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This is my surprise book of 2020. I can’t believe I’m going to do this, but I’m giving this book 10 out of 10. I didn’t expect to do that for any book—ever. Now, there is nothing to attain in reading perfection—and this is far from perfect. I tried to give it 9.5, but my fingers wouldn’t let me.
I give Anxiety, by Danny Winter, don’t forget the name, full marks because it is the kindest book I have ever read. Much like Gideon’s bible in hotels, every home should have this book in their bedside drawer. It should be there to pull on in times of need. And you can snort all you like, and you can say you’ll never need it. You’re not one of ‘those’ people. Neither was Danny Winters. He is now. It can get you. It comes in the night. It could get you—tomorrow.
I gave this book the ten out of ten marks for several reasons, but mostly because it is kind. Winter says periodically throughout the book, ‘Don’t suffer in silence. Contact me.’ And while he’s not quite misguided enough to give out his phone number, he gives clear instructions to find him. I gave this book 10 out of 10 because I believe him. I don’t know Danny winter, but I truly believe that I could send him a message at four in the morning, and he’d be there to talk me down from whichever precipice I was dangling over.
I would never have bought this book. I only bought it as an indie author helping indie authors initiative and then felt obligated to read it. What a book! We are guided—through poetry and prose—into the story of Danny Winter’s onset of Anxiety. He provides the ‘Ism’, and his co-author, Karl Wiggins, adds the support and the science bit. They are the Morecambe and Wise of Psychotherapy. This book isn’t funny, and it doesn’t try to be. It’s not a dark humour book about Anxiety—it’s a bumbling account of one man’s troubles with his mental health. And therein lies the beauty. Winter hasn’t a clue what he’s talking about because he isn’t a doctor. He’s an ordinary bloke, and yet, he’s the most qualified person to tell you what he’s going through. This is the only self-help book you’ll ever need. It’s a perfect dib-in-and-out book, though I read it in 2 days. Whatever your problem, you will find something in there of comfort. You don’t need a self-help book? Great. Lucky you. This is a lovely story about a journey to inhospitable places, and it’s for everybody.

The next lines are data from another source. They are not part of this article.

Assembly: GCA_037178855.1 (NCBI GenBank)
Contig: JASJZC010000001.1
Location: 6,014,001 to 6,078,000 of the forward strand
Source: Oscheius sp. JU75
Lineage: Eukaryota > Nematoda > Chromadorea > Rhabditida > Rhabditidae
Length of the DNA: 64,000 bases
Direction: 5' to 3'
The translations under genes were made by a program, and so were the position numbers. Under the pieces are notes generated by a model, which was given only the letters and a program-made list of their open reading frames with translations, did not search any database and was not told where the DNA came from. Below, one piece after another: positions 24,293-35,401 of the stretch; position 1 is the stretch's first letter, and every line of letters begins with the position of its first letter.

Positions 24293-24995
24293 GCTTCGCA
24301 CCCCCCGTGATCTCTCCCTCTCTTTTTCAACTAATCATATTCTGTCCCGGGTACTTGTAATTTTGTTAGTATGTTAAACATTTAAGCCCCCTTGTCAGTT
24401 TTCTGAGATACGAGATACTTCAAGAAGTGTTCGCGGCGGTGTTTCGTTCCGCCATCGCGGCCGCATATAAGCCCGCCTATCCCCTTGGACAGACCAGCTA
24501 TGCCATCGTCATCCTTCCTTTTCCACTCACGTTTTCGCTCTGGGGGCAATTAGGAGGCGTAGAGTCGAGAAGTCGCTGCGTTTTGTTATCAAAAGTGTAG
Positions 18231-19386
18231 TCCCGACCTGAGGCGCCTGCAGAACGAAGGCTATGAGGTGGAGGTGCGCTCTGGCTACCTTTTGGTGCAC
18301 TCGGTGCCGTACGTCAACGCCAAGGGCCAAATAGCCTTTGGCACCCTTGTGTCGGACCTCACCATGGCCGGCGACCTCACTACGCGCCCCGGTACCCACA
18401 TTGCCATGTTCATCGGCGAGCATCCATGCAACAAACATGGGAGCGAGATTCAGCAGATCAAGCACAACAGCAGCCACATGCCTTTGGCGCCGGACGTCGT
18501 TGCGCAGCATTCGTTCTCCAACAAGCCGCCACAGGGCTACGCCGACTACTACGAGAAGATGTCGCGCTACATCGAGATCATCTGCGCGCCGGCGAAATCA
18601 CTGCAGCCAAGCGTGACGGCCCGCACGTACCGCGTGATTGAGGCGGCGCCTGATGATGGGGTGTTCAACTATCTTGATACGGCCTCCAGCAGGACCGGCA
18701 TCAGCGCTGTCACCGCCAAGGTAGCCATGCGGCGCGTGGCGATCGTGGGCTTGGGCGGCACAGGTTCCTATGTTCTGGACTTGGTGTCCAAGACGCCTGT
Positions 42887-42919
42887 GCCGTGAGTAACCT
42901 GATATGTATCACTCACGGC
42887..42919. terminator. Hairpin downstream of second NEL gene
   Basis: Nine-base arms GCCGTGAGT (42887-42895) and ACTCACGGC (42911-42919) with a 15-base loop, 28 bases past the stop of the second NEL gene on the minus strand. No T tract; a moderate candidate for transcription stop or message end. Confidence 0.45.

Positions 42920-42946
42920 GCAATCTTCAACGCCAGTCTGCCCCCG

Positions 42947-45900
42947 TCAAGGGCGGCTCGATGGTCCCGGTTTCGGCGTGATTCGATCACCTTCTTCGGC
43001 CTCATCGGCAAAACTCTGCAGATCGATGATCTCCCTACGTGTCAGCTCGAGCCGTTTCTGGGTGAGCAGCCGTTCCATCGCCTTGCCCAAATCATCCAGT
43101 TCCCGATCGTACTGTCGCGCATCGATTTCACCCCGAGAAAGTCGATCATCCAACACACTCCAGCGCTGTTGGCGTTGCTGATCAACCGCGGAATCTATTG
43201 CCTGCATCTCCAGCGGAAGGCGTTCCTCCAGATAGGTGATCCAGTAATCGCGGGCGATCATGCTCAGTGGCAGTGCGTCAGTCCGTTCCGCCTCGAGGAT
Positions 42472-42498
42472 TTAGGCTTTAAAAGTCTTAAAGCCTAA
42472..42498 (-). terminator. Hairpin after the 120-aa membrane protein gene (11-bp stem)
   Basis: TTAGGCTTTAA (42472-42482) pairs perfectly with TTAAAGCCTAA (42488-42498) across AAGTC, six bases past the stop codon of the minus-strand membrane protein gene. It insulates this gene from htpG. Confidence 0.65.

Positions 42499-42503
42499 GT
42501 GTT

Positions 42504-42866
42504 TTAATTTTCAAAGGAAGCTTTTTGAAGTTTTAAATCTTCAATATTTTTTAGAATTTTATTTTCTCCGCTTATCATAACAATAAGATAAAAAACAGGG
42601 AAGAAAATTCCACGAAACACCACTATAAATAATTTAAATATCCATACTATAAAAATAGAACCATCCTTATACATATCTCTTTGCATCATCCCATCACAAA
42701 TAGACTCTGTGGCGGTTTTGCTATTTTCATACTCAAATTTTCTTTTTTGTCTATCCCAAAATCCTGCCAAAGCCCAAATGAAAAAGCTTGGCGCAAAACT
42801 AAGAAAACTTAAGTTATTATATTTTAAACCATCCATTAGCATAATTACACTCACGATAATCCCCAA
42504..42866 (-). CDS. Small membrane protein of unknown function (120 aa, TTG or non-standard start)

He keeps stopping the action to give a Winter Health Warning. And here’s the value of this book, if one man out there did as suggested. If he stopped reading, stuck his finger up his backside, found a lump, and acted on it, then this book is worth the price of a life. And women needn’t think they aren’t going to get yelled at in capital letters, either. It’s that kindness that makes this book so good. It’s not preachy. He’ll write in capital letters at you to do it because he cares about people. This isn’t a book where some know-it-all depressive tells you what to do. He tells you how it is. It’s not a pity me. I can’t stand those books and would have put it down in a heartbeat at the first simile to A Child Called It and the ilk.
Poetry. I hate poetry. There, I’ve said it. I want a story and a conclusion. I dislike poetry because you have to dissect it, and then you have to work it out. What the hell did that mean? I’m not going to that effort in my leisure time. I want to be entertained. Winter says in the book, I know I write like a six-year-old. He doesn’t, but his poems are straightforward. They are observational, and they are—people. If, like me, you don’t want to read a poetry book. That’s okay, don’t. Skip over them (I didn’t. I read every one and was moved.) There’s enough story in there to make an entire book. For the poetry lovers, you don’t have to read the prose; skip it. This is a cover-all-the-bases-book. And I loved it.
It needs an edit. Here, we go again. I say this in all of my reviews. It has typos. Normally that would be important to me, but so what. This is a book about life’s imperfection. It’s as though the occasional blip is meant to be there. Again, can’t believe I’m going to say this. Maybe the book is some kind of voodoo and has driven me mad, but it is only better for them. They are human, and this is about humanity. Even when Winter does this !!!!!, I don’t run screaming into the OCD pits of hell. But thankfully, I wasn’t too tested. He only does it twice.
The last reason I gave this book ten out of ten is that it’s about genuine friendship and love. A friendship that has lasted for over forty years. At first, it comes across as two old boys slapping each other on the back. Reams of other people are mentioned as nothing more than names. They evolve as The Tribe, a group of people who grew to adulthood together, some alive, some gone—and one brutally murdered. It’s the story of pure love and friendship transcending status and time. Partway through the book, when Winters is talking to you, you realise that you have been inducted into The Tribe, but you still don’t get it. I don’t think even Winters and Wiggins intended it, but The Tribe is an extending ripple. The Tribe is mankind, and Danny Winter has given his word. Don’t kill yourself—contact him. He’s there for all of us.
Born in South Shields, Tyne & Weir, Katherine Black lives on the tip of the beautiful British Lake District. She lives with her partner, father-in-law and 4 dysfunctional but co-mingling pets. She is mother, grandmother and secret keeper of all. She is Best Book Editors’ principal editor.